Russia rejects Western criticism over Navalny's prison term

Russian authorities have shrugged off protests against the jailing of top Kremlin foe Alexei Navalny and rejected Western criticism as “hysterics” as activists reported more than 1,400 new arrests in the ongoing crackdown on protests

APTOPIX Russia Navalny
APTOPIX Russia Navalny

Russian authorities on Wednesday shrugged off the massive rallies against the jailing of top Kremlin foe Alexei Navalny and rejected Western criticism as “hysterics” as activists reported more than 1,400 new arrests in the crackdown on protesters.

A Moscow court on Tuesday ordered Navalny to prison for two years and eight months, finding that he violated the terms of his probation while recuperating in Germany from a nerve-agent poisoning. The ruling immediately ignited new protests in Moscow and St. Petersburg that followed massive rallies over the past two weekends.

Speaking in court, Navalny denounced the accusations against him as fabricated and driven by President Vladimir Putin’s “fear and hatred,” saying that the Russian leader will go down in history as a “poisoner.”

Asked to comment on Navalny's speech, which was shared widely on Russian social media platforms, Kremlin spokesman Dmitry Peskov responded that it's not up to him to determine Putin's place in history. Like Putin, Peskov avoids mentioning Navalny by name.

Navalny, a 44-year-old anti-corruption campaigner who is Putin's most determined political foe, was arrested Jan. 17 upon returning from his five-month convalescence in Germany from the poisoning which he has blamed on the Kremlin. Russian authorities deny any involvement and claim they have no proof that he was poisoned despite tests by several European labs.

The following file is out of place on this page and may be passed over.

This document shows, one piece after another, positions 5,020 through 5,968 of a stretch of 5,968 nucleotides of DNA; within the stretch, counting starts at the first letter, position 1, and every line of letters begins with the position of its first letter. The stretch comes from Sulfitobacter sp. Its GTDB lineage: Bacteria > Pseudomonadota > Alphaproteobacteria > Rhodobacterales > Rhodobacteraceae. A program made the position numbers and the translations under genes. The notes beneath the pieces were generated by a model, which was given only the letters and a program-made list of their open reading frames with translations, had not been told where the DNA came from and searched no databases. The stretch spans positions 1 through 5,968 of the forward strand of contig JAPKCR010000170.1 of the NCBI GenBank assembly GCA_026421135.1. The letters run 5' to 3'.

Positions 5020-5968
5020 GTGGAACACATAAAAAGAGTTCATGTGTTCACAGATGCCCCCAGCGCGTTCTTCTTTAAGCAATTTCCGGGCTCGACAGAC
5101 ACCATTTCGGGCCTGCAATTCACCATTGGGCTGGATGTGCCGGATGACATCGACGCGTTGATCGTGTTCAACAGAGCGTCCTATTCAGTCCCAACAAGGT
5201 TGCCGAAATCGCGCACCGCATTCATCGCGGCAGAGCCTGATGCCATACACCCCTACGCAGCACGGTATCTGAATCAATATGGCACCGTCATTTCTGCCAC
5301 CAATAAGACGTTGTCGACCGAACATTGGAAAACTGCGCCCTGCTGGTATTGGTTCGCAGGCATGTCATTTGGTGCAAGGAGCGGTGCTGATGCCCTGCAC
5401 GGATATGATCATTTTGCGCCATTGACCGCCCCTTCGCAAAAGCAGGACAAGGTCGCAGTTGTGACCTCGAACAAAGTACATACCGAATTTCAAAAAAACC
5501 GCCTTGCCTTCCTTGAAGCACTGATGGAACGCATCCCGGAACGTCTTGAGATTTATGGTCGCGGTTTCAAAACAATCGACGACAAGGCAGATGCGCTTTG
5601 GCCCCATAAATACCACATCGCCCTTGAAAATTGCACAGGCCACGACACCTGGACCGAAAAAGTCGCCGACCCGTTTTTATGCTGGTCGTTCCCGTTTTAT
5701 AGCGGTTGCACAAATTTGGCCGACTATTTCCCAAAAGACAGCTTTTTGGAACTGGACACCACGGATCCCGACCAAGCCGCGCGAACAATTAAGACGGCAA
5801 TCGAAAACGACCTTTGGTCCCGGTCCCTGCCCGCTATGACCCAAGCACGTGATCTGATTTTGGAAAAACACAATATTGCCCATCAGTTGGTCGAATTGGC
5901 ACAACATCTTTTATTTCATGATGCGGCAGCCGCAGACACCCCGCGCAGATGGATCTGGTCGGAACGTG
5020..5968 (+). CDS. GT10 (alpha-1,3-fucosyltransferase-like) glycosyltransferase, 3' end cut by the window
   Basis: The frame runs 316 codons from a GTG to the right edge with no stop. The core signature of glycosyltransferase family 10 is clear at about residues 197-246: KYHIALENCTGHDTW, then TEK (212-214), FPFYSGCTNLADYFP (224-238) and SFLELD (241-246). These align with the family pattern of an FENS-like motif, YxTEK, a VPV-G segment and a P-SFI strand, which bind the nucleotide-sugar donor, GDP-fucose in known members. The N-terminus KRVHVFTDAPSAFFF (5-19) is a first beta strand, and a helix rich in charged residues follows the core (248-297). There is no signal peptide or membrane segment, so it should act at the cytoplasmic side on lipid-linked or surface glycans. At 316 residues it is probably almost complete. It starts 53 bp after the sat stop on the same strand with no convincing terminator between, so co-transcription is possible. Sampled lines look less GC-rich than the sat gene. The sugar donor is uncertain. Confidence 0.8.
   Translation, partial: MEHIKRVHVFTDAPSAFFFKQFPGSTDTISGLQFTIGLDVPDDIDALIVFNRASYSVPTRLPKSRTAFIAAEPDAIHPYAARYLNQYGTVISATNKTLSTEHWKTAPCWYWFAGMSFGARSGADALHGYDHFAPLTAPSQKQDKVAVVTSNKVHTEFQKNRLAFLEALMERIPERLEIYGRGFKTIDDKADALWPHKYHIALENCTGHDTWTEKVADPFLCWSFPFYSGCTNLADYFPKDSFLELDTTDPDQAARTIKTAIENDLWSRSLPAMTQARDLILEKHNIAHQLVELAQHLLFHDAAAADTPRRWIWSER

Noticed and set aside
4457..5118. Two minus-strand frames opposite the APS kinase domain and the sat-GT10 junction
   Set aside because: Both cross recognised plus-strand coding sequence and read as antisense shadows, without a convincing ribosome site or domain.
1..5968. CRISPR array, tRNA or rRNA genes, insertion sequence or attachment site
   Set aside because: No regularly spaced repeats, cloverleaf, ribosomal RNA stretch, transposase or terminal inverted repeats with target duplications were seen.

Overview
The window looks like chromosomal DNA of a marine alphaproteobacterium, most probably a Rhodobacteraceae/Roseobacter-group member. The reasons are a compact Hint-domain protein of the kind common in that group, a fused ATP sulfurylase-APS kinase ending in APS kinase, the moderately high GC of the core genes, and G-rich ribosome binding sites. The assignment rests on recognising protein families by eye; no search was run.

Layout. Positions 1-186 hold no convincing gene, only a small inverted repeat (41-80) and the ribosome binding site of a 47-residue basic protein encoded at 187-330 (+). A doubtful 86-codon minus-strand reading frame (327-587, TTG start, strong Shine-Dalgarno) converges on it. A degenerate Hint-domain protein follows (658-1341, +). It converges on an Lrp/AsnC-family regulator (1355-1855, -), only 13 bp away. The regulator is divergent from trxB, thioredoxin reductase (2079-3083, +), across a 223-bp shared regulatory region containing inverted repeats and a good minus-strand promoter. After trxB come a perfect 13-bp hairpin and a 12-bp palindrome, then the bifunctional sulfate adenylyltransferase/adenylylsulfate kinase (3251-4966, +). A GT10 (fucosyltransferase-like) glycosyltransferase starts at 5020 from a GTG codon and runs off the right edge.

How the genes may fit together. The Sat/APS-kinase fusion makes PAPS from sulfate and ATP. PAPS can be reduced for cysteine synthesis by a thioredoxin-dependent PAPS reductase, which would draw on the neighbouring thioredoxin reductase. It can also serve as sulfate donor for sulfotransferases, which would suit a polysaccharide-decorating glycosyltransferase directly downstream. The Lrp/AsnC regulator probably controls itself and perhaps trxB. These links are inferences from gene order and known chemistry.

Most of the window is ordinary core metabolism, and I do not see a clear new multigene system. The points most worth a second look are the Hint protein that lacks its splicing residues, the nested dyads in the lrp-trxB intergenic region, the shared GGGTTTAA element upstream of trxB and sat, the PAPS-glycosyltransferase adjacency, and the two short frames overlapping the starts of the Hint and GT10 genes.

The prison sentence for Navalny and Russia's tough police response to peaceful protests drew harsh criticism from the United States and European Union nations.

U.S. Secretary of State Antony Blinken urged Moscow to immediately free Navalny and those who were detained during protests.

“Even as we work with Russia to advance U.S. interests, we will coordinate closely with our allies and partners to hold Russia accountable for failing to uphold the rights of its citizens,” he said.

French President Emmanuel Macron called Navalny’s conviction “unacceptable” and called for his immediate release.

“A political disagreement is never a crime,” Macron. "The respect of human rights, like that of democratic freedom, is not negotiable.”

Chancellor Angela Merkel’s spokesman Steffen Seibert on Wednesday reiterated the German leader’s call for Navalny's immediate release and an end to the police crackdown against anti-government protesters.

Seibert told reporters that the Moscow court’s ruling “was far from the principles of rule of law,” noting that it was based on Navalny's earlier conviction, which the European Court of Human Rights had deemed “arbitrary” and a breach of Navalny’s rights to a fair trial.

“The German government condemns this systematic use of violence against peaceful protesters,” he said.